much for an artist whose "every song sounds the same."
While a novelty act to most, Willis' two-minute rants were
perfectly suited for the Napster era, providing the quick
mindless bursts of riotous joy that fit right into any playlist.
Standing six-feet five-inches tall and weighing over 300
pounds, Willis never played the part of rock 'n roll god, but
always served as a reminder of the joys of pure personal
. Often labeled as an "Outsider Artist," the debate has raged
for years about whether Willis' fans laughed with or at him,
but the singer's beloved habit of distributing handshakes and
headbutts to anybody who was willing showed that Wesley
had a real affection for the people who liked his music.
Jello Biafra's Alternative Tentacles label will release
Willis' "Greatest Hits Vol.3" on October 7th.
"Rock over London, Rock on Chicago."
unit is like a family, but then adds the important
insight that "the best unit works like a dysfunctional
family, and the ways and means of dysfunction are
also the ways and means of survival." Preparing for
war means suppressing one instinct for another,
replacing fear, doubt and youth with machismo, over-
confidence and fraternity. However, this change is
not without costs; after the war there is a sense of no
longer belonging to a group and rejection by society.
These themes underlie many of the civilian experi-
ences of Swofford's Marine Corps friends and help to
explain why so many of the post-war reunions with
Wesley Willis, the '90s wonder of rock fanaticism and
comic book envy with a simplistic approach to guitar play-
ing and lyrics, died last Thursday from complications of
chronic myelogenous leukemia. Willis never rose above his
underground cult status, but thanks to some high profile
fans (Jello Biafra, Smashing Pumpkins, Pearl Jam) and a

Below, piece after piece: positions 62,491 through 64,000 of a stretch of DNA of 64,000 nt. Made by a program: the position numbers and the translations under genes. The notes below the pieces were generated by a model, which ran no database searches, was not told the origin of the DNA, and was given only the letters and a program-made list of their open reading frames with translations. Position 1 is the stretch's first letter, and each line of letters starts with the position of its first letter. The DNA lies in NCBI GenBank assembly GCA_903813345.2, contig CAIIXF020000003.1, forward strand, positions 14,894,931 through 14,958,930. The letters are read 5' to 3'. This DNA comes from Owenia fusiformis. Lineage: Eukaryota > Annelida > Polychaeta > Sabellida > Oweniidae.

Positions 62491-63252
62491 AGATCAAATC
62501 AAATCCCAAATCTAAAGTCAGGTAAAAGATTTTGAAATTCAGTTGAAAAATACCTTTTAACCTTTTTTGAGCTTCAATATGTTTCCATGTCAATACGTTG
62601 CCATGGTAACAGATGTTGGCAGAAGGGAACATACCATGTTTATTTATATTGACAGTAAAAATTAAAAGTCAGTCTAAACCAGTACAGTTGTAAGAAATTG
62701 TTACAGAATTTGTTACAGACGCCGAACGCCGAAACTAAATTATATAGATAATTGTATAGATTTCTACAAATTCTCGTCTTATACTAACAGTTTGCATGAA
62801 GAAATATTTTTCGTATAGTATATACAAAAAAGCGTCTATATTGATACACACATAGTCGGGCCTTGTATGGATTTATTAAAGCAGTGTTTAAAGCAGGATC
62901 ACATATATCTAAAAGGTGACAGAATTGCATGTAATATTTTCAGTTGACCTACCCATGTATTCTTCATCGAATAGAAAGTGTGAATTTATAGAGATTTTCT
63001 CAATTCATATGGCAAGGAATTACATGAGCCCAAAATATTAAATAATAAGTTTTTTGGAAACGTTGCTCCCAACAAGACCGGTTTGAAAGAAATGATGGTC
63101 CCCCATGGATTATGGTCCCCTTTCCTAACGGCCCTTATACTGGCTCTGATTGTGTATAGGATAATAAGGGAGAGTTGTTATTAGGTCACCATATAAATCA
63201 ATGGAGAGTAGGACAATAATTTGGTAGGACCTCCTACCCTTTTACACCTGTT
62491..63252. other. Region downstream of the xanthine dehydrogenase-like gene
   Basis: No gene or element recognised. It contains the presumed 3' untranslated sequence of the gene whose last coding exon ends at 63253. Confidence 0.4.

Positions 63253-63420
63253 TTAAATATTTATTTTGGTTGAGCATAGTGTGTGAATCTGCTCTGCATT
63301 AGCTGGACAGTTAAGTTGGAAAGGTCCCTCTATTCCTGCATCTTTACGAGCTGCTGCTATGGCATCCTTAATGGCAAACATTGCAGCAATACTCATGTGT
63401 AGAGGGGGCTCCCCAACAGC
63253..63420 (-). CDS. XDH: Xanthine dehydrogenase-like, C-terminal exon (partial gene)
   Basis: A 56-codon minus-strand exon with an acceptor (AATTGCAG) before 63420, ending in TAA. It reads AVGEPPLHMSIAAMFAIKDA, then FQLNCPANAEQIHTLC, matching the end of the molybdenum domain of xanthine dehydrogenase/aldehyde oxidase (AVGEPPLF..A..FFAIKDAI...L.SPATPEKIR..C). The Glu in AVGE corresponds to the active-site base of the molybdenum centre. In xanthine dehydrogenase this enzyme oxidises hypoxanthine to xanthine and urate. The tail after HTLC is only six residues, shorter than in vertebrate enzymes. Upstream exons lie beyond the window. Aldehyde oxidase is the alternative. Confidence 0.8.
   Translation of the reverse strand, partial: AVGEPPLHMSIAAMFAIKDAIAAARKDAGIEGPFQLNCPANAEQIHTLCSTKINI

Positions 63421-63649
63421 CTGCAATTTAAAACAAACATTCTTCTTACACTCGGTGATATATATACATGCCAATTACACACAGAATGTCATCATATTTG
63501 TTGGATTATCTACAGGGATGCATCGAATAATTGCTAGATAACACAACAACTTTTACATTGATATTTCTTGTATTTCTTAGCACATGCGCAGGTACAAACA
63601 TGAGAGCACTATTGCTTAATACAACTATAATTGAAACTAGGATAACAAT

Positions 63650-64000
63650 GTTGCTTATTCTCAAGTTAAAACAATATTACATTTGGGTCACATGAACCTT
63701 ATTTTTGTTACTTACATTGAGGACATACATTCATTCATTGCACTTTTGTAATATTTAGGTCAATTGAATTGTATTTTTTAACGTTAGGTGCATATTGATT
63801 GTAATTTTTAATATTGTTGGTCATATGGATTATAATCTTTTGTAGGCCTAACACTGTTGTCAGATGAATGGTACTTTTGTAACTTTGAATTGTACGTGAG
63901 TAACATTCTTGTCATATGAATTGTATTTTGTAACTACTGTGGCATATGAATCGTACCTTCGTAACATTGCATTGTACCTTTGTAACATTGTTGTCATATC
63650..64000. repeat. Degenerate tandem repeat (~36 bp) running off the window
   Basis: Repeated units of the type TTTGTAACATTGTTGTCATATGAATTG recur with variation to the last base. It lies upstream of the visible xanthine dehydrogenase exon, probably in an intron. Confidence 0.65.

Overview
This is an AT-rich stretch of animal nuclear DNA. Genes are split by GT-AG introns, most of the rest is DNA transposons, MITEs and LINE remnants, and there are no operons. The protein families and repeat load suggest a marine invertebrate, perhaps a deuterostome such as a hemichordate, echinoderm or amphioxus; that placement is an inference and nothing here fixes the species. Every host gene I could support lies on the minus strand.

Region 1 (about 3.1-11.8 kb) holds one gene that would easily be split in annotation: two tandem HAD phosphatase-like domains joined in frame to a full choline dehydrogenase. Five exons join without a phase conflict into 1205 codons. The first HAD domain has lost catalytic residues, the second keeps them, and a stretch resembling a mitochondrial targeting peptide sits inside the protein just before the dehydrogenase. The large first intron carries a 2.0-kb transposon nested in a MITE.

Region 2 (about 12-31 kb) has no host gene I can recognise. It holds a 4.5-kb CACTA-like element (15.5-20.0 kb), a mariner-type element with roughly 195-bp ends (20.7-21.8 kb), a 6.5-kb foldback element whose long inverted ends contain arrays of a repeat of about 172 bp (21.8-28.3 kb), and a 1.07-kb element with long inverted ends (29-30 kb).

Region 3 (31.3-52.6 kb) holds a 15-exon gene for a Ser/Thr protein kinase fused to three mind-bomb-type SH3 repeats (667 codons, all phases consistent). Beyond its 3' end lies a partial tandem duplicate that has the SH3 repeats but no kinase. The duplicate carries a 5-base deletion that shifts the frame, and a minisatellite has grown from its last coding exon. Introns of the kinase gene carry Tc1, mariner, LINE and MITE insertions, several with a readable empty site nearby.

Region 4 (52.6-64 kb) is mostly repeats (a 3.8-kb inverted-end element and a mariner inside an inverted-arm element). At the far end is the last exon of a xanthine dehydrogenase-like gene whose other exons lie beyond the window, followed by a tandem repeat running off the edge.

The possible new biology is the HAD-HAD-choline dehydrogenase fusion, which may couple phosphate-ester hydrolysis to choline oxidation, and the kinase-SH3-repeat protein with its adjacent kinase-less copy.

much publicized record deal with Rick Rubin's American
Recordings, the one-time homeless man and certifiable
The Office of the Registrar has Moved!
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An excellent opportunity for hands-on participation for extensive
Alumni holding very good positions all over the USA.
The Registrar's Office on Central Campus has moved to 413 E. Huron Street in Ann Arbor, due
to the renovation of the L.S.A. Building. In-person services (see below) will be available at the
Huron Street location.
The new office is located near the corner of Division Street and E. Huron. Walking from
the Michigan Union, go north on State Street four blocks. Turn left on E. Huron. The Office of
the Registrar is located toward the end of the block on the right side of the street.
We look forward to assisting you Monday through Friday, 8 a.m. to 5 p.m. in both our 413 E.
Huron (Central Campus) and B430 Pierpont Commons (North Campus) locations.
Services available at the Office of the Registrar include:
Registration and drop/add assistance
Transcript orders with special handling
Privacy (non-disclosure) of information
Name and student ID number change
Residency classification questions
Information regarding academic records
Veteran's certification and information